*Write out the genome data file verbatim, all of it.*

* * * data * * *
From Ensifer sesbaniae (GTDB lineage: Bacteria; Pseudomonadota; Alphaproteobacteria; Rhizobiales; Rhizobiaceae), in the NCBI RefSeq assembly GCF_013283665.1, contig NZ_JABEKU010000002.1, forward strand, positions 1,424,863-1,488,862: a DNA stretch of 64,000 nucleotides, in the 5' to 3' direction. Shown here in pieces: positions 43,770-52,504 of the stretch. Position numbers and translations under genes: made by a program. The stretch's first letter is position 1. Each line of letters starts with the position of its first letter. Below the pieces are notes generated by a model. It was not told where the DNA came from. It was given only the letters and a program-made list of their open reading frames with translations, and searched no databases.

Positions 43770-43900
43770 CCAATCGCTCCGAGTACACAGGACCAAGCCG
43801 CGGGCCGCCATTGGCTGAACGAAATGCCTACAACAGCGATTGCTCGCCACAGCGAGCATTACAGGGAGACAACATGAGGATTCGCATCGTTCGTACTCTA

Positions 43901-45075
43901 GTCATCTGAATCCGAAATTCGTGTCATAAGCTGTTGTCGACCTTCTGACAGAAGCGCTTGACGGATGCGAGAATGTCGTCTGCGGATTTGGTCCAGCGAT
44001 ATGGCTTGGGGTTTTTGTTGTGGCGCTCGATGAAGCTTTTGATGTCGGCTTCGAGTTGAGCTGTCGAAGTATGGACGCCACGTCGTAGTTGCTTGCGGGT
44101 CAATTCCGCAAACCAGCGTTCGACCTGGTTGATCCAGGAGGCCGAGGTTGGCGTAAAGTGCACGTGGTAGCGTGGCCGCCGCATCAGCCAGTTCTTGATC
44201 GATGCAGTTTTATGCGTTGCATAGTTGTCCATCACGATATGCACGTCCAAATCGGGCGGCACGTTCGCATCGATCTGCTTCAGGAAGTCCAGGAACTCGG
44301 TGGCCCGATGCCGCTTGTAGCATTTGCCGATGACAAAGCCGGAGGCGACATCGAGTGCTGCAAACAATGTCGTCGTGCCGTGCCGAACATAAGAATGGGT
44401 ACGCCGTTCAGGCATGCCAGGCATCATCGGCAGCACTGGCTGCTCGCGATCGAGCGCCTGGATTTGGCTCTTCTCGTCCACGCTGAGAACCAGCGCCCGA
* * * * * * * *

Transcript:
From Ensifer sesbaniae (GTDB lineage: Bacteria; Pseudomonadota; Alphaproteobacteria; Rhizobiales; Rhizobiaceae), in the NCBI RefSeq assembly GCF_013283665.1, contig NZ_JABEKU010000002.1, forward strand, positions 1,424,863-1,488,862: a DNA stretch of 64,000 nucleotides, in the 5' to 3' direction. Shown here in pieces: positions 43,770-52,504 of the stretch. Position numbers and translations under genes: made by a program. The stretch's first letter is position 1. Each line of letters starts with the position of its first letter. Below the pieces are notes generated by a model. It was not told where the DNA came from. It was given only the letters and a program-made list of their open reading frames with translations, and searched no databases.

Positions 43770-43900
43770 CCAATCGCTCCGAGTACACAGGACCAAGCCG
43801 CGGGCCGCCATTGGCTGAACGAAATGCCTACAACAGCGATTGCTCGCCACAGCGAGCATTACAGGGAGACAACATGAGGATTCGCATCGTTCGTACTCTA

Positions 43901-45075
43901 GTCATCTGAATCCGAAATTCGTGTCATAAGCTGTTGTCGACCTTCTGACAGAAGCGCTTGACGGATGCGAGAATGTCGTCTGCGGATTTGGTCCAGCGAT
44001 ATGGCTTGGGGTTTTTGTTGTGGCGCTCGATGAAGCTTTTGATGTCGGCTTCGAGTTGAGCTGTCGAAGTATGGACGCCACGTCGTAGTTGCTTGCGGGT
44101 CAATTCCGCAAACCAGCGTTCGACCTGGTTGATCCAGGAGGCCGAGGTTGGCGTAAAGTGCACGTGGTAGCGTGGCCGCCGCATCAGCCAGTTCTTGATC
44201 GATGCAGTTTTATGCGTTGCATAGTTGTCCATCACGATATGCACGTCCAAATCGGGCGGCACGTTCGCATCGATCTGCTTCAGGAAGTCCAGGAACTCGG
44301 TGGCCCGATGCCGCTTGTAGCATTTGCCGATGACAAAGCCGGAGGCGACATCGAGTGCTGCAAACAATGTCGTCGTGCCGTGCCGAACATAAGAATGGGT
44401 ACGCCGTTCAGGCATGCCAGGCATCATCGGCAGCACTGGCTGCTCGCGATCGAGCGCCTGGATTTGGCTCTTCTCGTCCACGCTGAGAACCAGCGCCCGA